A crash course about the real world: Essential skills classes at FLC


Gabriella DiGiacomo

The art of culinary skills

Santino Stagliano

When many high school students leave FLC, They are unaware of the essential skills they will need to survive in the “real world”. Offering high school classes based on these “life skills” could help alleviate the confusion and stress on said students after graduation.

“Leaving the nest” as they say has always been a difficult process, especially when high school students have no idea what they are doing after graduation. This is due to the lack of clarification. High school graduates often struggle and don’t find out skills they should know until their 20s or 30s. In fact, 34% of Americans admit that they didn’t have a plan according to a survey done by Colorado State University Global.

“My teachers Ms. Honey and Ms. Way were concerned because I didn’t apply for college and was just working,” said Cierra Phillip, FLC class of 2015.

The effect of not knowing certain skills when leaving high school can be very challenging for some. However, there might be a way to solve this problem: courses that teach essential skills for the future ahead. These classes would focus on skills needed for the average student to be successful in life after high school.

Some, like special education teacher Pe- ter Pijanowski, believe this would be worth the investment and time as students would be able to learn these concepts as early as possible rather than well after they graduate.

“I think investing in a class like that will hopefully reduce students feeling like high school isn’t teaching them anything,” Pijanowski said. “If we can reduce people asking what is something I wish I knew be- fore graduating I think that would be really successful.”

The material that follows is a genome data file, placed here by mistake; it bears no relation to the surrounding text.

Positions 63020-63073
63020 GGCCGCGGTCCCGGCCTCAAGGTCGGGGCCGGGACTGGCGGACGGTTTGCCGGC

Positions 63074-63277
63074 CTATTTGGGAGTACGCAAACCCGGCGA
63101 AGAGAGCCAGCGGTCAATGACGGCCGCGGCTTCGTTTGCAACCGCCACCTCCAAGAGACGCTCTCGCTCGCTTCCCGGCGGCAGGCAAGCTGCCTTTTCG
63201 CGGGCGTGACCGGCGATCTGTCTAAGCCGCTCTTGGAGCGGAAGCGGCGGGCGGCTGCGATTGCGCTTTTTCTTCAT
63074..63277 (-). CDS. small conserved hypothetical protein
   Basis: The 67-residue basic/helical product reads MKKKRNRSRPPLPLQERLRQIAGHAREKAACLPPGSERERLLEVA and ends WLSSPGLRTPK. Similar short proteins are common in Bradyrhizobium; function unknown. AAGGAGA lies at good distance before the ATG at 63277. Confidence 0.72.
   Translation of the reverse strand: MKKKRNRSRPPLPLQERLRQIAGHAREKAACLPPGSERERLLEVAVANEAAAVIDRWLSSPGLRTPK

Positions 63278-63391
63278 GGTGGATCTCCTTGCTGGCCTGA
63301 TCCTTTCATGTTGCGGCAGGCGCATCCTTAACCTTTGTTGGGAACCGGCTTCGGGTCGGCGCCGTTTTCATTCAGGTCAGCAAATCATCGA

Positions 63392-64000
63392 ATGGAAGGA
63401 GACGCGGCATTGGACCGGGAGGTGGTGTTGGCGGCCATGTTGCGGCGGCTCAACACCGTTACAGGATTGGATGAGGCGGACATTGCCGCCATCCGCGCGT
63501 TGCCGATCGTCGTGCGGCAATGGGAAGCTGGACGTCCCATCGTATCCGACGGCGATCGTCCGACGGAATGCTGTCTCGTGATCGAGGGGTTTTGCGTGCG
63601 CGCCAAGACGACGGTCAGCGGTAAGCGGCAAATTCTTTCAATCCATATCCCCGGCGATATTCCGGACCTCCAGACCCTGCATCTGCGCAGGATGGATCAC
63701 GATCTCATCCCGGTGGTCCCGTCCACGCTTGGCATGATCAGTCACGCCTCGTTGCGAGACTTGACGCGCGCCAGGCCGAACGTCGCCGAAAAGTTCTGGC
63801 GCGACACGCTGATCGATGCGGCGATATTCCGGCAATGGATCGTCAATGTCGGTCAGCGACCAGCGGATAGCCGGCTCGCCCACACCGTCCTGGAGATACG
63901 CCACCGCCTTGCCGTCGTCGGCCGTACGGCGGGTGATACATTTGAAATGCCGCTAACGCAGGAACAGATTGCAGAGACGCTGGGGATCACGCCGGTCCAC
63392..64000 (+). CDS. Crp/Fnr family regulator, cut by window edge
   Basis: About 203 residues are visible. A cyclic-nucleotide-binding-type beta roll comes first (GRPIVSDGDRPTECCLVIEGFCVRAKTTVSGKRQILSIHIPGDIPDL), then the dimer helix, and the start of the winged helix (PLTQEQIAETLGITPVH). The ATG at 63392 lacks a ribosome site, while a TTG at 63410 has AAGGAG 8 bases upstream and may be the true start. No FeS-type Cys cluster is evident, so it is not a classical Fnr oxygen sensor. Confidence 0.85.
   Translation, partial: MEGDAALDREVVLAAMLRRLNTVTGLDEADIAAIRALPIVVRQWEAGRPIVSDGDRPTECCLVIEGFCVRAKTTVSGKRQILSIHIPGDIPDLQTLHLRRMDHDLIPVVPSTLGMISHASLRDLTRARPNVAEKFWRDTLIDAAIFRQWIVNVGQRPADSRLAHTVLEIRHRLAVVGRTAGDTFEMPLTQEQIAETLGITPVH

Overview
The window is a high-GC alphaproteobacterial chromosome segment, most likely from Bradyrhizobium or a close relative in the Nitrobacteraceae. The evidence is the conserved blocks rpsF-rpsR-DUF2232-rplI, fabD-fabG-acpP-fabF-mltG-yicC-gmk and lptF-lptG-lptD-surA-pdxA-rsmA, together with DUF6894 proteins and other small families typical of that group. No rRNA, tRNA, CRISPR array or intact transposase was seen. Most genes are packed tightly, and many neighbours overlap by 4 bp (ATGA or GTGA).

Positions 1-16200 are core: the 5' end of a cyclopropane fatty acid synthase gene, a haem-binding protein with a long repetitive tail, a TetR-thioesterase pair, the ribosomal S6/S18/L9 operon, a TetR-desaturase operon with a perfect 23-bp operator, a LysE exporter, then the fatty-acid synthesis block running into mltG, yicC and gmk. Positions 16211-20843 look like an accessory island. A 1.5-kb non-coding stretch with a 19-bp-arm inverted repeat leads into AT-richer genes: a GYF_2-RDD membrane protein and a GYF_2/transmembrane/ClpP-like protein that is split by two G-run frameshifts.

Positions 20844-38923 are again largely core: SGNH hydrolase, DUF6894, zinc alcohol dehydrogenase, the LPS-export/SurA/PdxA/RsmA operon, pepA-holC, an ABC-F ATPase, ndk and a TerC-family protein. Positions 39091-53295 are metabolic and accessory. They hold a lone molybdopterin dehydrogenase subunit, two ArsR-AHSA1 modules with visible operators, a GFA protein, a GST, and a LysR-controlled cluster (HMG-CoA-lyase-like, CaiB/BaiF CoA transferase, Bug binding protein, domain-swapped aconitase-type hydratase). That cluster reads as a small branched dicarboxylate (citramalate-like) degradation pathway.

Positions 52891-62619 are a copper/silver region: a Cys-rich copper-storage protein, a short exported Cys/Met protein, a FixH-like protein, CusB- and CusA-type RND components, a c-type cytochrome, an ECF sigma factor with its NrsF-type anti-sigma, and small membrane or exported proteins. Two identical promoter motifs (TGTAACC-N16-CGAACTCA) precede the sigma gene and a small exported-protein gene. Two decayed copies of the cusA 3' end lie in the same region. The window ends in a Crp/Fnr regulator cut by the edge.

This could also help students have a clearer understanding of future planning as they would know what to expect when it comes to the world outside of high school.

“I think if students knew what to expect after high school in regards to going to college or getting a job, that would help them plan their futures better,” Pinjonowski said.

Pijanowski has had experience with such a course. As a student, he was in a home economics course where he learned how to sew and cook for himself. He also helped autistic kids with basic life skills. He also taught a unit in career writing, and on a particular day, he and his students did mock interviews.

“Some students really liked it and some students were terrified that I was asking them questions about their life and what they wanted to do.”

There is a Personal finance class in FLC taught by Dr. Ke, which does go over some life skills such as money management and tries to help students get into their dream jobs. This class can also be taken by anyone. However, this class currently consists of mostly 9th graders, and Dr. Ke believes that this class should be taught to grades that have gained some work experience such as 11th or 12th-grade students.

Those are not only examples of students learning life skills but also what kind of classes could be possible when it comes to teaching skills like how to prepare students for a job interview and the involved, simpler, skills for that training, communication.

There are a lot of benefits for students who don’t know much about these skills and courses, classes, programs, or even a ted talk could help students not only adjust to being an “adult” but also help them take a better grasp of their life when they finally graduate high school.

“If you can learn these basic life skills now instead of waiting till your 20’s, you’ll be unstoppable.”- Cierra Philips